canada border

Here are the new rules on the way for the Canada-U.S. border

While the federal and provincial governments are still advising against non-essential travel, some changes to the rules at Canadian border entry points are being introduced tomorrow, Jan. 15.

For some, coming into the country will get a little easier under the revised measures, and for others, it will be more difficult.

The first change is that those who have had COVID-19 in recent weeks — which is many of us — will be able to cross in sooner after infection than they could previously.

Thus far, passengers have needed to show either negative results from a molecular COVID-19 test taken within three days of travel or positive results from a test taken 14 to 180 days ago.

(This is not only in acknowledgement of some natural immunity from previous infection, but also the fact that people who've had the virus may test positive for weeks after they are no longer ill or contagious.)

But, starting Saturday, this window will now be between 10 and 180 days ago, meaning those who have had COVID recently or happen to test positive while on a trip can come home sooner.

This is a tad more in line with the new rules from both the U.S. Centers for Disease Control and Prevention (CDC) and the Province of Ontario that mandate only a five-day isolation period following contraction, down from the two weeks and then 10 days that it used to be.

Another amendment is also being made for unvaccinated persons entering the country: certain entry exemptions will no longer be accepted.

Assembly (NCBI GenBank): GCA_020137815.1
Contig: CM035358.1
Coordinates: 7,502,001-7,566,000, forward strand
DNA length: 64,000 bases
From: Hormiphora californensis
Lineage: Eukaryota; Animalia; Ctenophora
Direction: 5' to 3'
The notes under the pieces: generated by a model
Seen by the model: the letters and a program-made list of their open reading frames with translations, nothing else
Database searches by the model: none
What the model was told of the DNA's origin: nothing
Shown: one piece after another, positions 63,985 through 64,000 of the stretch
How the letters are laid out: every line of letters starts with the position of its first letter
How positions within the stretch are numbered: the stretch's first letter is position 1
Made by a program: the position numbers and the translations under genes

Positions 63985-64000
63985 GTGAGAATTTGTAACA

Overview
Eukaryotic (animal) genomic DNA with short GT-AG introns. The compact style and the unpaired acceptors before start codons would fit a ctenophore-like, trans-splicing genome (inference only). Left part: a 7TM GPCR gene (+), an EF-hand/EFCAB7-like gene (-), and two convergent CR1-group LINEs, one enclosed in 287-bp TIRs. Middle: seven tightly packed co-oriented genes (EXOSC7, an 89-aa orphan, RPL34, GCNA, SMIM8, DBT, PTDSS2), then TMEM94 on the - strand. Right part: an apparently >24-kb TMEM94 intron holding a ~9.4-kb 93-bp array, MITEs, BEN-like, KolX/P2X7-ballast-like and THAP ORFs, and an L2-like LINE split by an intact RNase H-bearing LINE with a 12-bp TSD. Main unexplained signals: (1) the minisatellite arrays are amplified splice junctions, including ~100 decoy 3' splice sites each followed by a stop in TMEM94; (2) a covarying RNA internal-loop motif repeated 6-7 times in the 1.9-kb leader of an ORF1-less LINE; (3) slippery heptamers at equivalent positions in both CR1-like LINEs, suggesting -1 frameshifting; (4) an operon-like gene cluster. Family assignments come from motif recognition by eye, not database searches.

Though unvaccinated foreign nationals are still banned from discretionary travel to Canada, certain groups have been permitted for "essential" reasons, such as international students 18 and older, professional and amateur athletes, those working in certain industries, those coming to reunite with family, non-Canadians who have a temporary work permit, and more.

But, these groups will no longer be permitted entry if not fully inoculated against COVID-19. The rule will also apply to some of those taking a connecting flight through Canada.

"As of Nov. 30, 2021, travellers need to be fully vaccinated to travel within Canada with very few exceptions. There is a limited period, until Jan. 14, 2022, during which individuals in specified exempt groups can continue to enter the country if unvaccinated or partially vaccinated, as well as take a connecting flight to their final destination that is scheduled to depart within 24 hours of the departure time of their flight to enter Canada," the government's website reads.

"If they remain unvaccinated or partially vaccinated, they will not be allowed to take a plane or train beyond their original connection, except to depart Canada before February 28, 2022. As such, all travellers are strongly advised to make plans to get vaccinated as soon as they can, in order to travel freely in and outside the country."

New permanent residents, refugees, eligible international students under 18, agricultural and food processing workers, foreign marine crew members, truck drivers and a few select others will continue to be exempt to this vaccination mandate on a case-by-case basis.

Border and lockdown restrictions have continued to shift with the ever-changing COVID situation, like when those embarking on short trips of less than 72 hours were able to cross back into Canada without any sort of test requirement — a modification that lasted only a few weeks before it was switched back again.

The CDC recently issued a memo deeming Canada to a "very high risk" destination and advising Americans not to travel north of the border given how the health crisis is unfolding here at the moment.

Lead photo by

Ken Lund

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